Tavana et al.  designed a green closed-loop supply chain network. Their study simultaneously covers the gap between considering environmental issues with economic issues. The objective function is to minimize total costs and environmental impacts. In their study, a complex integer programming model for a closed-loop supply chain network is considered. To solve this problem, a new method has been considered.
Khalili Nasr et al.  have proposed a multiobjective fuzzy model to minimize costs in the closed-loop supply chain. The proposed two-stage model selects suppliers and assigns them to manufacturers. The main purpose of this study is to minimize environmental costs, operating costs, and lost demand and maximize employment. Intended innovation involves considering supply chain sustainability. Finally, the proposed model is solved by goal programming.
Green logistics networks were designed and evaluated by Lin and Zhang . The goal of logistics networks has gone from minimizing costs to minimizing costs and reducing environmental impact. The purpose of their study is to develop a framework for designing and evaluating green logistics networks that balances profitability and environmental impact. Their study examines the main activities that affect the environment and costs in the logistics network, which include transportation, production, product use, etc., and a framework for optimizing the effective design of logistics networks.
Chen et al.  designed an integrated closed-loop supply chain network model. In the proposed supply chain, strategic and tactical decisions are simultaneously made. Strategic-level decisions relate to the quantities of products flowing in the forward and reverse chain, and tactical-level decisions relate to the balance of dismantling lines in the reverse supply chain.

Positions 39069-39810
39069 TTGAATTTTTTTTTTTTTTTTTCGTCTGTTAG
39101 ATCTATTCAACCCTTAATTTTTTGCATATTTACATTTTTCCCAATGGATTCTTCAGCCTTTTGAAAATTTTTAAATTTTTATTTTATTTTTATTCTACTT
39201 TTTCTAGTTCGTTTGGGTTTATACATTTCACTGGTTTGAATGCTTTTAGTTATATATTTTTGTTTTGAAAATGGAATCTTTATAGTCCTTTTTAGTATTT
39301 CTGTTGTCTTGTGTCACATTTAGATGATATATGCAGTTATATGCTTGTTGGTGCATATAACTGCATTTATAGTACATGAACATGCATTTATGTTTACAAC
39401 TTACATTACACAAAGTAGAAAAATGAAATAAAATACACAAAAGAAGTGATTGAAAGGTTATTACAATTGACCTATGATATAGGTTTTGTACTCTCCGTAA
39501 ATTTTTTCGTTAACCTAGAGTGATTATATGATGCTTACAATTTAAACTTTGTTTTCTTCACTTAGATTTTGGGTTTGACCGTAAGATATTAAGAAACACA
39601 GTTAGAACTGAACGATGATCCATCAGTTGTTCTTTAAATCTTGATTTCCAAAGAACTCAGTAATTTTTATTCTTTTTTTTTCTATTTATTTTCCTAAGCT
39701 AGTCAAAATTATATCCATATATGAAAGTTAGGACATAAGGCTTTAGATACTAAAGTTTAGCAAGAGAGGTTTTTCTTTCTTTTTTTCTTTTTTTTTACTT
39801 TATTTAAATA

Wu et al.  have proposed a closed-loop logistic model with a spanning tree based on the genetic algorithm. In their study, a model for logistics planning is formulated by formulating the periodic logistics network problem in the form of an integer linear programming model. In addition, the decision to select the location of manufacturers, distribution centers, and recycling centers with activities related to the lowest cost is considered. The revised envelope tree on the enamel of the exact algorithm is used by the specified encryption to solve the model.
Sadeghi Rad and Nahavandi  proposed a green mathematical model to minimize supply chain costs. In their research, in addition to the cost, it deals with the amount of pollution in the supply chain. The proposed model creates an exchange between location and models of transportation, and between costs and emissions in the supply chain. The optimization of the models is based on carbon monitoring policies for the design of the closed-loop supply chain network and logistics operations.
Nurjanni et al.  presented a green multiobjective mathematical model for managing environmental issues. The proposed model is a nonlinear programming problem of two-objective integer, and to solve it, an effective multiobjective programming approach algorithm is proposed. This model determines the optimal flow of components and products in the supply chain network and optimizes the number of vehicles available in the forward supply chain.
In this study, in order to integrate sustainability issues in supply chain network design decisions, a multiobjective optimization model is presented, which is a two-level routing location problem and optimizes economic and environmental goals. The problem under study is NP-hard, which is optimized by a two-level programming. The first level is decisions related to the selection of operating facilities from a set of potential facilities (manufacturers and distribution centers), and the second level is related to determining the number of products from distribution centers to retailers and from manufacturers to distribution centers. The objective function is also of the minimization type, which is related to minimizing fixed and variable costs, and minimizing the environmental effects of the whole chain, which includes reducing the costs of greenhouse gas and carbon emissions.
2. Mathematical Programming